Last week, I began a new series detailing how our children are always watching and learning from us. In The Video Camera is Always On Part 1, I listed some areas where our kids are watching to see how we react to situations and circumstances. They watch how we live our lives, the choices we make, and whether or not our words align with our actions.
Today, I will be expounding on the fact that our kids are watching our faith. And not only are they watching our faith, they are mimicking it. Even at a young age.
One day several years ago, I noticed my youngest daughter Doodle was sitting on the floor with her little red New Testament Gideon Bible reading to her baby dolls, one in her lap, and the rest of the dolls lined up on the toy couch. While at her young age, Doodle couldn’t yet read, she had memorized Bible passages and reiterated them as she snuggled her “babies”.
Gratitude and humility coursed through me because, as every mom knows, we don’t do things perfectly. Or even well at times. Raising children is a challenging, but wonderful job, and we need God’s help every step of the way. And by the grace of God, I was teaching my daughter the importance of not only reading her Bible, but reading it to her “children”.
Our kids are watching our faith, or lack thereof. They are watching to see where we spend the majority of our time. Do we choose to spend any of it studying God’s Word? Or is He an afterthought? Do we disciple our kids and teach them about Jesus? Read to them from their Bibles? Is God the main focus in our home?
Life is busy, to be sure, and it’s not uncommon for us to run out of hours in the day with a leftover to-do list a mile long by the time we plop into beds far later than we anticipated. But these are valid questions we, as parents, must ask ourselves to be sure we are emulating Godly behavior to our children.
It is critical for us to let our children see our walk with the Lord. We must give our children Christlike habits to mimic. And no, we won’t do it perfectly and we will make mistakes, and there will be days when, much to our disappointment, we look more like the world than we do our Savior. But with His help, we can endeavor to show our kids the meaning of a life surrendered to – and lived for – Jesus.
Do they see that spending time with the Lord is very important to us? Do they witness our reliance on God when things are tough? Our gratitude when a prayer is answered? Do they accompany us to church? Is church a regular occurrence or an event we only attend on Easter and Christmas? Do they see us display an active prayer life? Do they see us worshiping and loving the One who gave His life for us?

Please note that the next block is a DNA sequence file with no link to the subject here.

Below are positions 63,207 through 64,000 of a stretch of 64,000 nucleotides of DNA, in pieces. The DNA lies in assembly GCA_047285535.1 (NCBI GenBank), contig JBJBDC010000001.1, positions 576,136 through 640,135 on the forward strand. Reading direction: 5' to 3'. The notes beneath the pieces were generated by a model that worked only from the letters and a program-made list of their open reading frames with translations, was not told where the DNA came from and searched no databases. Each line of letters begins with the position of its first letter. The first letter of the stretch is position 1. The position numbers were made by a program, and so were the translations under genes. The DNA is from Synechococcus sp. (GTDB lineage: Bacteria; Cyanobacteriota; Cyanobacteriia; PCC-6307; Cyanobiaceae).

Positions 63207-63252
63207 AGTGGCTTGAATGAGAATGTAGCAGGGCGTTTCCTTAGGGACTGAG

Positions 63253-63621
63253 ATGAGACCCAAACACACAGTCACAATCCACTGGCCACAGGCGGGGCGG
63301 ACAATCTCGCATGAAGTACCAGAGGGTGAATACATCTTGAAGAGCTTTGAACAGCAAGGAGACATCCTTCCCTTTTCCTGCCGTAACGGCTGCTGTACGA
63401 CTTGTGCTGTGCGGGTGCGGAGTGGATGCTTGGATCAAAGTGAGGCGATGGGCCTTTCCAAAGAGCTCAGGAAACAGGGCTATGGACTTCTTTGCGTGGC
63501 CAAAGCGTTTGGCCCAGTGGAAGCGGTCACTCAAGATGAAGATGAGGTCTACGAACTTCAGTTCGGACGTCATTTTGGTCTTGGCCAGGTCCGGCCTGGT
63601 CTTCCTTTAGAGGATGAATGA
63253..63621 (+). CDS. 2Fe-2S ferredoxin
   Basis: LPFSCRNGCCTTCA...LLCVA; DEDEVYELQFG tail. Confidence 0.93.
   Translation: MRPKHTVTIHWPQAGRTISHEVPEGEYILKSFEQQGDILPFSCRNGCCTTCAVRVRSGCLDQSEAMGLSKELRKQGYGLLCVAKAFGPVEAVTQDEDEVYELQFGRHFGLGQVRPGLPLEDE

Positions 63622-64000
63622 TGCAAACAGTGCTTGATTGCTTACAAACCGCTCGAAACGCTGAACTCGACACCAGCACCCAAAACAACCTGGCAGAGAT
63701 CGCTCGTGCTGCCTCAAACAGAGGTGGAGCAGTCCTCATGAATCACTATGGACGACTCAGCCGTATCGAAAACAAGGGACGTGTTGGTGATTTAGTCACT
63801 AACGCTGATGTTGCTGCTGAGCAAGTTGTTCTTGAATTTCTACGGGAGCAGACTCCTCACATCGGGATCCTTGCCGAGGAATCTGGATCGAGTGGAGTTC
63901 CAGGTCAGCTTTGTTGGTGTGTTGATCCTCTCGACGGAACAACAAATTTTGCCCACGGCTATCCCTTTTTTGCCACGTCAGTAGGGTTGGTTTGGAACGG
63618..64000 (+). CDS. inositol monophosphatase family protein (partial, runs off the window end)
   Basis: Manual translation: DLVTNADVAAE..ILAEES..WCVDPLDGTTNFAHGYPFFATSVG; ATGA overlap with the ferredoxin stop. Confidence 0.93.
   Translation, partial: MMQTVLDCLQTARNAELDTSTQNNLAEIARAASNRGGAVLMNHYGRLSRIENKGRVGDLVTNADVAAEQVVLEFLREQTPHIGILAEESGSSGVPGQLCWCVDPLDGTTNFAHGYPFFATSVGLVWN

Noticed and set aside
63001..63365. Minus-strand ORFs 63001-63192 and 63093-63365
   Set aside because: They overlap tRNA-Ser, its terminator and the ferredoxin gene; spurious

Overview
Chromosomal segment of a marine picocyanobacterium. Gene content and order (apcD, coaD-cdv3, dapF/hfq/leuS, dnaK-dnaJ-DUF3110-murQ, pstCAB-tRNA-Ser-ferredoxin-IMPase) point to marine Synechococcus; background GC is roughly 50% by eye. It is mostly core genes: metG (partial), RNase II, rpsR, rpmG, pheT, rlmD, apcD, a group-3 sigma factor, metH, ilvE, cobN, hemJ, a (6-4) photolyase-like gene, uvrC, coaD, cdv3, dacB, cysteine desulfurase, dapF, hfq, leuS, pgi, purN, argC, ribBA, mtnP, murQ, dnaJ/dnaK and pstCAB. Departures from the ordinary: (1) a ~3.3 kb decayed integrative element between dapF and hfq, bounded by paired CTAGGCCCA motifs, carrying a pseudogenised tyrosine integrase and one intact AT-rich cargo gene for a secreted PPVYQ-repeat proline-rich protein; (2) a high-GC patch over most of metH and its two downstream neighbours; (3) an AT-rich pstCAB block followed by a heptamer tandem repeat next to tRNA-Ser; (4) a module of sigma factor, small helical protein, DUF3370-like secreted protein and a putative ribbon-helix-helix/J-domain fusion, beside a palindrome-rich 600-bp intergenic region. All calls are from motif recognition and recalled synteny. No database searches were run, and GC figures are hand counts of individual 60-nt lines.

From the time my girls were babies, we attended church. They knew that this was a major part of our lives. Many times, they didn’t want to go to the nursery or to children’s church, and I never insisted they go. Instead, we brought along our “Nanie bag”, a homemade bookbag made by my grandma (their great-grandma) Nanie, that carried designated items used only for church.
Crayons, a notebook, snacks, and a few special toys that encouraged their imaginations (quiet toys, such as baby dolls or stuffed animals to be respectful of others), toys they played with only at church. As long as they were not being disruptive, they stayed with me in the pews. I never demanded they refrain from uttering a peep. Church isn’t for the “perfectly quiet” people. It’s for sinners like me and God doesn’t demand we do it flawlessly. While the girls knew they could play with their toys, they understood that they needed to be respectful.
As our children get older, we need to teach them that Jesus is the only way (John 14:6), that salvation is through Jesus alone (Acts 4:12), and that His Word is the only truth meter we have. It is the only thing we can measure everything against. God and His Word are the only things that will never change.
If we don’t teach our children the Truth, the world will vie for their attention and endeavor to teach them otherwise. We must remain steadfast.
But all the words and all the reading and all the worshipping means nothing if we aren’t living what we preach. Actions are profound, and we can be sure those little eyes aren’t missing a thing.
When our children are teens, the foundation will have been set. Not to say that all hope is lost if we haven’t been able to give them a godly start. No matter what age and stage our children are in, it’s never too late to model our faith. And because teens can bring their own unique set of circumstances due to their ages and the pressures they face everyday in our secular culture, we can enlist the assistance of trusted godly mentors, along with plentiful prayer, to help our teens get on the right track. God wants us to rely on Him in every facet of our lives, even discipling an unbelieving teen.
No matter the age of our kids, we must make modeling our faith to our children and laying a foundation in Christ within our children’s hearts and lives a top priority. God’s grace is sufficient, even in our most inadequate moments, of which there will be many. And He is there to help us every step of the way and every moment that video camera is on.
Before you go, check out these other posts:
the video camera is always on, part one
8 things I want my daughters to know
how to build close bonds with your kids
14 things for girls to consider before dating
5 thoughts on “the video camera is always on part 2”